The man who has led protests that have stalled Newmont Mining Corps.’ Conga gold project in Peru is now facing his own legal issues as a congressional committee urged the attorney general to investigate him for allegedly misusing public funds, Reuters reported.
An oversight committee in Peru’s congress alleged that Cajamarca Regional President Gregorio Santos awarded contracts to a local businessman in violation of rules on transparent bids. The report was assembled and unanimously approved by the oversight committee.
Lawmaker Gustavo Rondon, the head of the committee, said the report now faces a floor vote on whether Congress should tell the attorney general to take up the case.
"Our investigation was very thorough and we are confident it will pass," Rondon told Reuters.
Santos, the most high-profile critic of U.S.-based Newmont’s stalled $4.8 billion project, has said he is being unfairly targeted by the government of President Ollanta Humala, who has sought to overcome stiff local opposition to what would be Peru’s biggest investment ever.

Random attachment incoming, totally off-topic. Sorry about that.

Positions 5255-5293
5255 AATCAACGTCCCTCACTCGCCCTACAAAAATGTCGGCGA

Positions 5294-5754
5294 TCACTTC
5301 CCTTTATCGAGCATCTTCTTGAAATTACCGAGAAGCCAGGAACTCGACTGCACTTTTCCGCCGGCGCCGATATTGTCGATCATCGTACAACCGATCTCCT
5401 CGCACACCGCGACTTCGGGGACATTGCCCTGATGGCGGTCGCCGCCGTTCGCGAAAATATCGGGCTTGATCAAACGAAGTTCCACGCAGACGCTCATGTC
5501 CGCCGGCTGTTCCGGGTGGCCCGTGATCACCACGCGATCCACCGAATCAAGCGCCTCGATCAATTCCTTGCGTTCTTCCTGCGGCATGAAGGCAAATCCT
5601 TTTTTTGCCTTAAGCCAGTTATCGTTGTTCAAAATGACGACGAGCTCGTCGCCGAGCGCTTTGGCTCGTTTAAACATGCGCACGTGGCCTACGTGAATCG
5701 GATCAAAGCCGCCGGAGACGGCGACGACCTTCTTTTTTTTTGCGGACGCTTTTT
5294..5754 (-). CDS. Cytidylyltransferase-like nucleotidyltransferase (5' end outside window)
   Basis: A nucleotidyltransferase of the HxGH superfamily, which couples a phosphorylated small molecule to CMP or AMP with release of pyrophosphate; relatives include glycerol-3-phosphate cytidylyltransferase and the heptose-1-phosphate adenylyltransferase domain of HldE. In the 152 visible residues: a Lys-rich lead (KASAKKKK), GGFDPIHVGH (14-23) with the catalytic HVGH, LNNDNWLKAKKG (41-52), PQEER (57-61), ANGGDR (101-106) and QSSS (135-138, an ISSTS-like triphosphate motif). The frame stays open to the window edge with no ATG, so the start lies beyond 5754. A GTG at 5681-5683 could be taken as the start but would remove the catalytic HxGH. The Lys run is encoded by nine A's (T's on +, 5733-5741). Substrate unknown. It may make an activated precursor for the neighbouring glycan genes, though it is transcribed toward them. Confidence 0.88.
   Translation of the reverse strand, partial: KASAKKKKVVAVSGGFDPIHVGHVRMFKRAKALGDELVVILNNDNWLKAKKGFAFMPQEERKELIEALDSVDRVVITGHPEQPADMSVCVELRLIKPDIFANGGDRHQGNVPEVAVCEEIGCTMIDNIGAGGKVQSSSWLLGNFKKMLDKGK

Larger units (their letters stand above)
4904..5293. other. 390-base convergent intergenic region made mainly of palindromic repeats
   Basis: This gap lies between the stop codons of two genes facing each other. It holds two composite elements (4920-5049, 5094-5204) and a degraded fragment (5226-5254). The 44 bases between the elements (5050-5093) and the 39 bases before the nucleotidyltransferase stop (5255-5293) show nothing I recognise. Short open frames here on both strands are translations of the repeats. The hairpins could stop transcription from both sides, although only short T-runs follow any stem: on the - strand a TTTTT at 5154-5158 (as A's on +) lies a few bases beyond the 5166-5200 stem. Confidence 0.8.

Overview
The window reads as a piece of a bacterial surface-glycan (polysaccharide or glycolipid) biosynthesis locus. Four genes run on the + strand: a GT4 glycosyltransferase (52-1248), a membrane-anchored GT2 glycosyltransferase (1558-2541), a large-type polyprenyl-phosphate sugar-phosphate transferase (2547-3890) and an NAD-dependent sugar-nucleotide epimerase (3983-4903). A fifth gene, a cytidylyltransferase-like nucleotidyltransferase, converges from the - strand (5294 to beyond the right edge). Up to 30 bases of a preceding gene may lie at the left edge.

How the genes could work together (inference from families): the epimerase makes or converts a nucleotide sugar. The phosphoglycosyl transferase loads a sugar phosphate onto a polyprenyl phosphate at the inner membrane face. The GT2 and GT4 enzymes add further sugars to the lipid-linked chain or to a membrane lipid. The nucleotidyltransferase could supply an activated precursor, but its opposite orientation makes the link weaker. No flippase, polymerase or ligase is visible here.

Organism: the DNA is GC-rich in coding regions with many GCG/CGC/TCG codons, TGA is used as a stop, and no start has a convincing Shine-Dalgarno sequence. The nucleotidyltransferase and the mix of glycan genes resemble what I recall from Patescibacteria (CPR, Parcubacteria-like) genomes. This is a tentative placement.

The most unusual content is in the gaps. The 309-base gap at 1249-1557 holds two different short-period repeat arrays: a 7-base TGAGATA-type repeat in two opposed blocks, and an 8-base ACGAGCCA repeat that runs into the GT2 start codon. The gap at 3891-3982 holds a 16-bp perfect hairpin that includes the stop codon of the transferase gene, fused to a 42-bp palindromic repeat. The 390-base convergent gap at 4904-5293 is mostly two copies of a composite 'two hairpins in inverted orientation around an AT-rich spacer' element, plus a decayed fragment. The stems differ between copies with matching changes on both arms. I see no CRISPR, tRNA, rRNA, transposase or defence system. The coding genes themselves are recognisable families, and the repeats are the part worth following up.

Santos, a member of Peru's communist Patria Roja party who has criticized Humala for drifting to the right, is widely seen as having presidential ambitions for 2016.
Santos has faced other attempts to defrock him politically.
At the height of anti-mining protests in Cajamarca a year ago, officials moved to reopen a years-old case against Santos from when he led so-called peasant patrol groups that function as de facto police force in remote towns across Peru.
That case, which was dropped for lack of evidence, tried to link Santos to violent acts related to the patrols.
The dispute over Conga has arguably been the biggest controversy Humala has faced during his two years in office.
Five anti-Conga protesters were killed in clashes with police last July and Humala has twice shuffled his Cabinet over the project.
Communities say they fear the project, which would be built near a handful of mountain lakes, would deplete and pollute the local lakes and rivers.
Newmont, working with partner Buenaventura, has put construction of the mine on hold as it builds reservoirs high in the Andes to guarantee year-round water supplies for locals.